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Let the music play: Ch11- Wild Wild Night

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It could also mean that Helen now knows what happened at the party with the drinking. Brandon was supposed to call her if anything happened and he didn't.

 

Jan

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Ah, but the question on everyone's lips will be WHO and HOW...

 

I vote for CJ in the Library with the keyboard :2thumbs:

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Ok, my guess is for Dimitri and Vladimir to be driving across the outback, when suddenly a kangaroo bounds in front of their vehicle. Unable to slam on the breaks quick enough, the Kangaroo dies like an insect on the windshield. The roo was hit with such force, it breaks the grill and mucks up the fan :2thumbs: .

 

Dimitri is so devastated with the death of the kangaroo that he decides to make up for it by dedicating the rest of his life to only doing good 0:)

 

What do you think? :D

 

Steve

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Ok, my guess is for Dimitri and Vladimir to be driving across the outback, when suddenly a kangaroo bounds in front of their vehicle. Unable to slam on the breaks quick enough, the Kangaroo dies like an insect on the windshield. The roo was hit with such force, it breaks the grill and mucks up the fan :2thumbs: .

 

Dimitri is so devastated with the death of the kangaroo that he decides to make up for it by dedicating the rest of his life to only doing good 0:)

I hope your prediction is right. They would thus avoid a potential nuclear war, foil a terrorist plot, and make the death of an innocent marsupial worth the utter damage it is. I suspect it is likely to happen. And they would go to Jerry's next fund raiser, and that's how the two plots would end up connected. The more I think about it, the more I agree with your prediction.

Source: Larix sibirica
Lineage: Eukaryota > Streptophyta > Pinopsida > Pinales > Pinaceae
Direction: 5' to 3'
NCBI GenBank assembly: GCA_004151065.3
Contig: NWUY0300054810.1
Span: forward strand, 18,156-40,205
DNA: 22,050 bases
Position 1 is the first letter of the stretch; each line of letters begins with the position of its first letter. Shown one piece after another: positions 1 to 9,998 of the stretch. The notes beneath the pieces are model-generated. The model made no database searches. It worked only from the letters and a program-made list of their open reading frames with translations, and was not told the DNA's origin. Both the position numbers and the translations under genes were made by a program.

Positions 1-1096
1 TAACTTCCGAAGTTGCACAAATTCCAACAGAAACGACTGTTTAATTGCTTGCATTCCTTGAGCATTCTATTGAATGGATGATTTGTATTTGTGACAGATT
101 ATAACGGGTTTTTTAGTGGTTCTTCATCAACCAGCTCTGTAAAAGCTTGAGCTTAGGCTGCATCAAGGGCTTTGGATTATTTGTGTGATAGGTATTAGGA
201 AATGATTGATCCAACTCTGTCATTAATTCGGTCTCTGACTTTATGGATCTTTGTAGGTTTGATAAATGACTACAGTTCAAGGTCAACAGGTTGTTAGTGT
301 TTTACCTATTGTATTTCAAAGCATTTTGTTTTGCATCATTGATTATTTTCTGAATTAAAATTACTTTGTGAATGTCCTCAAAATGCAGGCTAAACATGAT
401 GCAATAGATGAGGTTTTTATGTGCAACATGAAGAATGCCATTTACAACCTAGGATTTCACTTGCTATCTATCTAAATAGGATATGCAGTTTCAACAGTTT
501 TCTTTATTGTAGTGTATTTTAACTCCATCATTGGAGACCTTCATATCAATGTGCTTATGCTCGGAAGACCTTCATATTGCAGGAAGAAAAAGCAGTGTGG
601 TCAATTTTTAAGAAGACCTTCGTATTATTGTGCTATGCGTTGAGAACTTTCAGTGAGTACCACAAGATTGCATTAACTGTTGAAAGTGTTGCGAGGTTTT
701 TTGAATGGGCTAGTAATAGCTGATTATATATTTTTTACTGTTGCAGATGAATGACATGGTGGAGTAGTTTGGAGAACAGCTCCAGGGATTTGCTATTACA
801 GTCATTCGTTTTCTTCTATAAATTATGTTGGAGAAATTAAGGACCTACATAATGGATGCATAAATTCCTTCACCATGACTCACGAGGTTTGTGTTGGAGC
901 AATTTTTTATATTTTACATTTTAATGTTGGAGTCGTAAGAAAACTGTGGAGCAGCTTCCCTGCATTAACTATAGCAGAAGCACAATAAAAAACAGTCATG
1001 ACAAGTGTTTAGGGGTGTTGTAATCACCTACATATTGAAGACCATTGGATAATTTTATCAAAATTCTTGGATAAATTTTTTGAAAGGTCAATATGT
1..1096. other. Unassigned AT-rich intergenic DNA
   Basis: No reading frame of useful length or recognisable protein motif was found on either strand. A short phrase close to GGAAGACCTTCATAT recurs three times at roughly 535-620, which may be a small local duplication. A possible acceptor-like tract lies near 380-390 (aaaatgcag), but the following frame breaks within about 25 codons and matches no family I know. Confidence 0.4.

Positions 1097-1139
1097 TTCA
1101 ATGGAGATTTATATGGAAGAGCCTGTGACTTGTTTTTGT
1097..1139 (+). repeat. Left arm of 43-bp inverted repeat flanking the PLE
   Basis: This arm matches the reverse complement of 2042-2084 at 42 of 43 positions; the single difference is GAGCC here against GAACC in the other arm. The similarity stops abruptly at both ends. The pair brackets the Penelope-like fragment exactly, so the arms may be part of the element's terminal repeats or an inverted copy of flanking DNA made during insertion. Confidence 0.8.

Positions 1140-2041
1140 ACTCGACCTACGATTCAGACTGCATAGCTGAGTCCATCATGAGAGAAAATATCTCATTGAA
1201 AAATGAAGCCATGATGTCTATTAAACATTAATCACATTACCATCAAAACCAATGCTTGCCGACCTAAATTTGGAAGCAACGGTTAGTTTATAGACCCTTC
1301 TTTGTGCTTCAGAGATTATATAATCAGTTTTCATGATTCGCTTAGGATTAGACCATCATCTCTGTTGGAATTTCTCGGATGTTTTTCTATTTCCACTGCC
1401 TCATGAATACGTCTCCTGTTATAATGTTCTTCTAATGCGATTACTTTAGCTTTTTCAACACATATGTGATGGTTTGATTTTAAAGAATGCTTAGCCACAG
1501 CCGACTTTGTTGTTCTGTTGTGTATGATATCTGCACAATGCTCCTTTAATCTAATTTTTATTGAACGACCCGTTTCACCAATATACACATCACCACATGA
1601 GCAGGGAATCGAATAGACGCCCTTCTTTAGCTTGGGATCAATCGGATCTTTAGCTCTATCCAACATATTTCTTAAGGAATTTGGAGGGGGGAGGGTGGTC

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Ok, my guess is for Dimitri and Vladimir to be driving across the outback, when suddenly a kangaroo bounds in front of their vehicle. Unable to slam on the breaks quick enough, the Kangaroo dies like an insect on the windshield. The roo was hit with such force, it breaks the grill and mucks up the fan :2thumbs: .

This is, unfortunately, a common enough occurrence that a lot of Australian vehicles that travel regularly in kangaroo populated areas have "roo bars" on the front to stop the kangaroo from damaging the front of the vehicle. I can still remember the first time a kangaroon bounded in front of my vehicle as I was driving along a highway. I had seen several dead kangaroos on the side of the road and had been feeling angry at the callous people who had hit them. I was then admiring on kangaroo that was bounding along next to me when it decided to change direction and jump in front of me.... I managed to slam on the brakes and not hit it, but I changed my opinion of the other drivers who hit the earlier dead kangaroos.

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Wait...how come an echidna drives a car? A typing goay was ok, bt a driving echidna?

 

Ok, my guess is for Dimitri and Vladimir to be driving across the outback, when suddenly a kangaroo bounds in front of their vehicle. Unable to slam on the breaks quick enough, the Kangaroo dies like an insect on the windshield. The roo was hit with such force, it breaks the grill and mucks up the fan .

 

Dimitri is so devastated with the death of the kangaroo that he decides to make up for it by dedicating the rest of his life to only doing good

 

And trying to sensitize echidnas about driving well! :P

 

Ieshwar

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"roo bars"